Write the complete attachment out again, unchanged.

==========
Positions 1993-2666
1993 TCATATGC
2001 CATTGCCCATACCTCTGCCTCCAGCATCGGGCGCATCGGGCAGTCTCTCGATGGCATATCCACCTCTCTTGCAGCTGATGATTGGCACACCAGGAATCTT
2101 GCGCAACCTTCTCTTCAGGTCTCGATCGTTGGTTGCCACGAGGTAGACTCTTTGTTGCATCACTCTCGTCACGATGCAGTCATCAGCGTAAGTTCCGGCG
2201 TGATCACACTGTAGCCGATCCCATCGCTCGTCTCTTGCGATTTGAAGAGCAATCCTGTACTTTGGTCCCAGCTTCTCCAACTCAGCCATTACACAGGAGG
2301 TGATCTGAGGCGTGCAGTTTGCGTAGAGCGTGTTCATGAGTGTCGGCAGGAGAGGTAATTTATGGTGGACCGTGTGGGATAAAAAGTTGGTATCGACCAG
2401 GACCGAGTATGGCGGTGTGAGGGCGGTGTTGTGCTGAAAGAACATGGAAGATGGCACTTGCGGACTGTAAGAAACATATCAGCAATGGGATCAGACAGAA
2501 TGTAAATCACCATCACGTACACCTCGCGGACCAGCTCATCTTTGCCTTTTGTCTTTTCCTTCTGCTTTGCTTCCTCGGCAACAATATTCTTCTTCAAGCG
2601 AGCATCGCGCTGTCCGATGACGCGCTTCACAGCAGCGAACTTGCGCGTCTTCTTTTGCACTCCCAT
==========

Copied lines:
Positions 1993-2666
1993 TCATATGC
2001 CATTGCCCATACCTCTGCCTCCAGCATCGGGCGCATCGGGCAGTCTCTCGATGGCATATCCACCTCTCTTGCAGCTGATGATTGGCACACCAGGAATCTT
2101 GCGCAACCTTCTCTTCAGGTCTCGATCGTTGGTTGCCACGAGGTAGACTCTTTGTTGCATCACTCTCGTCACGATGCAGTCATCAGCGTAAGTTCCGGCG
2201 TGATCACACTGTAGCCGATCCCATCGCTCGTCTCTTGCGATTTGAAGAGCAATCCTGTACTTTGGTCCCAGCTTCTCCAACTCAGCCATTACACAGGAGG
2301 TGATCTGAGGCGTGCAGTTTGCGTAGAGCGTGTTCATGAGTGTCGGCAGGAGAGGTAATTTATGGTGGACCGTGTGGGATAAAAAGTTGGTATCGACCAG
2401 GACCGAGTATGGCGGTGTGAGGGCGGTGTTGTGCTGAAAGAACATGGAAGATGGCACTTGCGGACTGTAAGAAACATATCAGCAATGGGATCAGACAGAA
2501 TGTAAATCACCATCACGTACACCTCGCGGACCAGCTCATCTTTGCCTTTTGTCTTTTCCTTCTGCTTTGCTTCCTCGGCAACAATATTCTTCTTCAAGCG
2601 AGCATCGCGCTGTCCGATGACGCGCTTCACAGCAGCGAACTTGCGCGTCTTCTTTTGCACTCCCAT